narvi replied that he is reluctant to read more into Bradley's remarks than what he said. I pointed out that what he said is tantamount to equating text in print, and the process of producing it, to putting one's reputation on the line, when print is really just a speed bump at this point. NB: As I told narvi, if you claim (as he did) that peer review is necessary, I agree wholeheartedly. If you mean that print has facilitated peer review to date, I also agree. If you assert, however, that print is necessary for peer review, I disagree. I've been to so many talks (including even a panel and seminar organized in our Provost's Lecture Series, about four years ago) where librarians rail at Amazon, say that the metacommentary "scares them to death", call it a harbinger of the death of the American library; and yet see nothing good, no progress, coming out of the paradigm shift.
To me, that seems short-sighted at the least. It's not just about replacing books with CDs and DVDs or stopping subscriptions and book purchases (which some libraries, ours included, have started doing). The economics of the situation are just the beginning. There is something good in metacommentary, provided the "peers" are themselves reviewed and "self-regulated" (i.e., mutually regulated). Obviously one is not going to have a good reference while people are using a putative encyclopedia entry as a debate forum. Mathematical formulas in Mathworld.com and Wikipedia get checked and corrected, I argued. The only difference is that Wikipedia bootstraps from "unvetted" contributors. Of course there is the popular sentiment that sometimes a Wikipedia author is a self-professed authority and turns out to have written erroneous entries, something peer review a la print safeguards against. My claim, though, is that the culture and economics of print are not what drives this safeguard.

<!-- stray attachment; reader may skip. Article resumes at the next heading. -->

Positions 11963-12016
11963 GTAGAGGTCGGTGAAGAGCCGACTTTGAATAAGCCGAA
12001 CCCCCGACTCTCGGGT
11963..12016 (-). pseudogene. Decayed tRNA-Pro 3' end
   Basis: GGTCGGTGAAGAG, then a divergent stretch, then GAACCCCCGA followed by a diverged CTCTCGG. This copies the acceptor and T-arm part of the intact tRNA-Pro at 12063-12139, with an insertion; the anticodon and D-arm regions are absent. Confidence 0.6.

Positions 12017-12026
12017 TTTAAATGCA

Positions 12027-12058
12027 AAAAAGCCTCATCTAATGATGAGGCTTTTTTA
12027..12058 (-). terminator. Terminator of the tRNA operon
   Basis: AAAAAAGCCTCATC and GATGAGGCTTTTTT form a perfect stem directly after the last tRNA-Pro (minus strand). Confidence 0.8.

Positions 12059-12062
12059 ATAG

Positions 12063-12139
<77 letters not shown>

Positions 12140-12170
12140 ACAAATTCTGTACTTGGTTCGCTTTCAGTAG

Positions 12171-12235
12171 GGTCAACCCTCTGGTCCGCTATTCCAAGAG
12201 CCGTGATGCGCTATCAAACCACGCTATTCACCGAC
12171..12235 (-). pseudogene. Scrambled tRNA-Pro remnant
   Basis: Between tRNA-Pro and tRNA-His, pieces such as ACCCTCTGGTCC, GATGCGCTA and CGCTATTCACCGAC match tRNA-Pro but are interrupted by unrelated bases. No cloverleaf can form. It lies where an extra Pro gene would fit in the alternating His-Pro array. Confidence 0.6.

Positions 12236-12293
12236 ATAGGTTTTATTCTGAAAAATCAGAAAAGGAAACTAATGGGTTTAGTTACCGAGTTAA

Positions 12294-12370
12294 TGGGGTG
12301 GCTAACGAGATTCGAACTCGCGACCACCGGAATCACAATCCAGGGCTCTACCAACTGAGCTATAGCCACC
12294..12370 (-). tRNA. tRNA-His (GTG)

At this point narvi indicated that he agreed with all of this but averred (correctly) that I had extrapolated beyond Bradley's point and his. How did Wikipedia hold up to those standards? He didn't know, and neither did I. I do see that "don't cite Wikipedia if you aren't qualified to" is easier said than the self-assessment is done. However, just as one shouldn't cite a library book unless you know whether it's timely, the same cautious sense of responsibility can and should pertain in using a tool such as Wikipedia.
Which is what narvi was getting to, he said. "As a student, it'd be a horrible thing to cite Wikipedia for anything. I don't care what the promises are for electronic publication. Right now you simply must continue to use print resources. Which is why [Bradley] said it isn't practical."
nobuddy69 chimed in that hypertext was the future of publication. To this I responded that it the new wave was more than this. We have really been gradually immersed in hypermedia for millenia, an immersion escalating since the heyday of McLuhan. I really believe that will have a place in the world of reviewed publication. To me, though, that's just the "politcs for the moment" as Einstein put it; the "equation for all eternity" comes later.
siocled added that (as she believes) books won't go anywhere; as they have not been causing as many visual problems as computer screens do, by and large.